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UK sees steep decline in parents reading to pre-school children

Article By: Sue Learner

The number of pre-schoolers being read to by their parents has dropped by a fifth over the last five years, according to new research.

The survey into the reading habits of children in Britain found the amount of three and four-year-olds being read to fell from seven out of ten children to just over a half from 2013 to 2018.

The Nielsen Book Research’s annual Understanding the Children’s Book Consumer survey found a lack of energy at the end of the day as well as the child’s preference to do other things, have deterred 58 per cent of parents from reading to their pre-school children.

Alison David, consumer insight director at Egmont Publishing, which funded the research said: “It’s no surprise that parents of toddlers are exhausted – the pressure on families is enormous, especially as parents struggle to balance returning to work and meaningful time at home.

“However, at such a crucial time in a child’s development, it’s essential that parents understand the enormous benefits that reading for pleasure will bring both them and their child, both in terms of attainment and enjoyment.”

The research revealed that during that same period of time, there has been an increase in toddlers watching online video content daily. On the upside, the amount of children aged up to 17 reading for pleasure, has risen by four per cent year-on-year.

The data also revealed that one in five parents of children in aged three to four don’t feel comfortable in bookshops, and nearly half are overwhelmed by the choice of children’s books, which acts as further barriers to raising children who enjoy reading.

Further research by Egmont also revealed parents often felt anxious about taking noisy toddlers into a bookshop or library.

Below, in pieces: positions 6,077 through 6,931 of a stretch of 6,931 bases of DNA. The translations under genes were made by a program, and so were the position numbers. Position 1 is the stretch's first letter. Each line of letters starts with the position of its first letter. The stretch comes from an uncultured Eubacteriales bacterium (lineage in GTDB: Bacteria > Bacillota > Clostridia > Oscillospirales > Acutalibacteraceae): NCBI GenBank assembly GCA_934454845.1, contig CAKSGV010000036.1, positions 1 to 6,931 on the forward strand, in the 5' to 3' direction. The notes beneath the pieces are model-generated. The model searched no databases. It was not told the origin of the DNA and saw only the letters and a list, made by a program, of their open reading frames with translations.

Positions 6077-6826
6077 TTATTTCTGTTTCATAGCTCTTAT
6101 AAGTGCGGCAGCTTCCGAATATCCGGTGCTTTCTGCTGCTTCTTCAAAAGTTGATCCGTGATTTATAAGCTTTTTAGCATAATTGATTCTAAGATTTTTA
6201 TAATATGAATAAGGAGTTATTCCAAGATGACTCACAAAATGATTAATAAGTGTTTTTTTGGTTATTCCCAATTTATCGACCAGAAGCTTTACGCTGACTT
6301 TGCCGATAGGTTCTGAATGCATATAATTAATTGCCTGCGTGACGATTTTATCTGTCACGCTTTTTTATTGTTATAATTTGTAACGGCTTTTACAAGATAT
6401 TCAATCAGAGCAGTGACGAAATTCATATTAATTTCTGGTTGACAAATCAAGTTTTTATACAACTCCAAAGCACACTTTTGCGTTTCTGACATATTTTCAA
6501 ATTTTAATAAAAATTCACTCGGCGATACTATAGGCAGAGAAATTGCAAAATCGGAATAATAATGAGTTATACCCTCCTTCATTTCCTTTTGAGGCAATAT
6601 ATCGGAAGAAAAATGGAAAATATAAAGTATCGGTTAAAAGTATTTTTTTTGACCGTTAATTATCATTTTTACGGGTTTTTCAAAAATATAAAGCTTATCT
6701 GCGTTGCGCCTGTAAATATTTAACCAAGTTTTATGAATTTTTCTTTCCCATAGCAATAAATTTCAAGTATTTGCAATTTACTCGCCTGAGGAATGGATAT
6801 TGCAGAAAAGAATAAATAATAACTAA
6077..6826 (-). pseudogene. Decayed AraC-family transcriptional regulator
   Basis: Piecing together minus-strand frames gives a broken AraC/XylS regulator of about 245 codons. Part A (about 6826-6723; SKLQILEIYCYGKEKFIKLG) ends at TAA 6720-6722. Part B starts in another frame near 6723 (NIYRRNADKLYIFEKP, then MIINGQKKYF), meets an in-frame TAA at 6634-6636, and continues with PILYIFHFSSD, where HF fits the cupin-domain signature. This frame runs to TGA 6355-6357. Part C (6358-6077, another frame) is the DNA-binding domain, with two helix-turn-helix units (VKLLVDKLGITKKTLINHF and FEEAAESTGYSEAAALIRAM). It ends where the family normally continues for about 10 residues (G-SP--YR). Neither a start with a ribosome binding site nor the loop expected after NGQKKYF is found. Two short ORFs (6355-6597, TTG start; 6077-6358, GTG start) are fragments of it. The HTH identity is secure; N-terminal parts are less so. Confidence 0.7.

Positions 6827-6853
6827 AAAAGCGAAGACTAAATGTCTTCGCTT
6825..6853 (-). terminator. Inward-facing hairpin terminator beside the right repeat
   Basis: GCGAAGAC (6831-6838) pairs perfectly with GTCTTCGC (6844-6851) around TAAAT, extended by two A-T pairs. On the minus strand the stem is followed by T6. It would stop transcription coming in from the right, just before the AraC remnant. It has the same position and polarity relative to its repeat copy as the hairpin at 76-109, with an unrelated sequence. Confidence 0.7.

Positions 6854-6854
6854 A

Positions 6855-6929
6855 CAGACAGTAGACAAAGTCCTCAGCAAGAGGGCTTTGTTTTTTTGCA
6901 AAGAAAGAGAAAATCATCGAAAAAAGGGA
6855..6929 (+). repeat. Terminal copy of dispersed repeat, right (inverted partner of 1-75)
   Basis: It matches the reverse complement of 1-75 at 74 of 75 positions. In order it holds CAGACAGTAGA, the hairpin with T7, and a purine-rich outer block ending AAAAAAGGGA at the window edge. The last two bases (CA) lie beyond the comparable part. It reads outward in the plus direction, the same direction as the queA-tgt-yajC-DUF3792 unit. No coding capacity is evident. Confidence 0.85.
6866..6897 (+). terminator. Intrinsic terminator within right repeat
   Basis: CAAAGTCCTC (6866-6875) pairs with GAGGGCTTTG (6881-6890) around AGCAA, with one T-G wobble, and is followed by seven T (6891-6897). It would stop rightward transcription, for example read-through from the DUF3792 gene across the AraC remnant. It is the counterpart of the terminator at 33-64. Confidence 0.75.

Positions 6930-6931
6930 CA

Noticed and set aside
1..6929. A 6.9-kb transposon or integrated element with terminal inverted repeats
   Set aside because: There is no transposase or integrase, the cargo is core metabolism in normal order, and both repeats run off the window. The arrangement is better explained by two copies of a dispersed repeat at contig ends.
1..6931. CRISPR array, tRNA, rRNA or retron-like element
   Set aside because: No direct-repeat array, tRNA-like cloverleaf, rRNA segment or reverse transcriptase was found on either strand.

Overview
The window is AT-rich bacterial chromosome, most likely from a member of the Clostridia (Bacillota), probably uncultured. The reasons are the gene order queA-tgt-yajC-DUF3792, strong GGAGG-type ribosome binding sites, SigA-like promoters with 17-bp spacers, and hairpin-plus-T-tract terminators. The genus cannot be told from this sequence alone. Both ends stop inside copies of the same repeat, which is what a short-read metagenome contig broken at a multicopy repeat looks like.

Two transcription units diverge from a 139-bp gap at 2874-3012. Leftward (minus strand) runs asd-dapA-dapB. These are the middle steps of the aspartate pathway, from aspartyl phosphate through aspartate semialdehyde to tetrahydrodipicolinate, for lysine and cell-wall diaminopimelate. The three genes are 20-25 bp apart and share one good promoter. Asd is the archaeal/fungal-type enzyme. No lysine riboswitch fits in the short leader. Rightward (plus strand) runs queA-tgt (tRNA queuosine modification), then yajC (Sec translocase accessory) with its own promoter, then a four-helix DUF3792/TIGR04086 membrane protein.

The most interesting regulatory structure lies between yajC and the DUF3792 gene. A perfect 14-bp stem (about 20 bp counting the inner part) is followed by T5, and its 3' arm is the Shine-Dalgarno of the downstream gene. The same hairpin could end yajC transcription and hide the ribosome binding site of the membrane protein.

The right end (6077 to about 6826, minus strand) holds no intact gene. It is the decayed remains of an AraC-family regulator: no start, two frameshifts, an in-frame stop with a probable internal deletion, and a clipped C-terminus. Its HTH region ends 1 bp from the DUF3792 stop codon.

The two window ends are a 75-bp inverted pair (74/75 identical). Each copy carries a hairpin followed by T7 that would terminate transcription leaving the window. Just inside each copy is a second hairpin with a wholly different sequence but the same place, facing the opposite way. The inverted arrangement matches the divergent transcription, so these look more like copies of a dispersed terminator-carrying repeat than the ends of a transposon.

Ms David added: “We know that parents are increasingly concerned about screen time, especially the popularity of YouTube amongst young children. Our research tells us we need to give children a real range of print alternatives to choose from: whether that’s a magazine, a graphic novel, a comic or a picture book. A sense of agency, and being given the freedom to pick their own reading material, is far more effective in creating life-long readers than a strict reading list.”

Egmont has been working with retailers on a number of projects to explore how to increase the numbers of children being read to and reading for themselves, and how to reach those families who buy the smallest proportion of books a year.

In autumn 2017, Egmont partnered with WHSmith to see whether weekly in-store sessions with a professional storyteller would inspire reading and book buying in parents.

Tools as simple as learning how to read to a child in the style of a storyteller changed the family’s reading experience at home. Over a six-week period, parents showed a marked improvement in their own reading skills, along with reassessing reading as an enjoyable shared experience instead of a chore.


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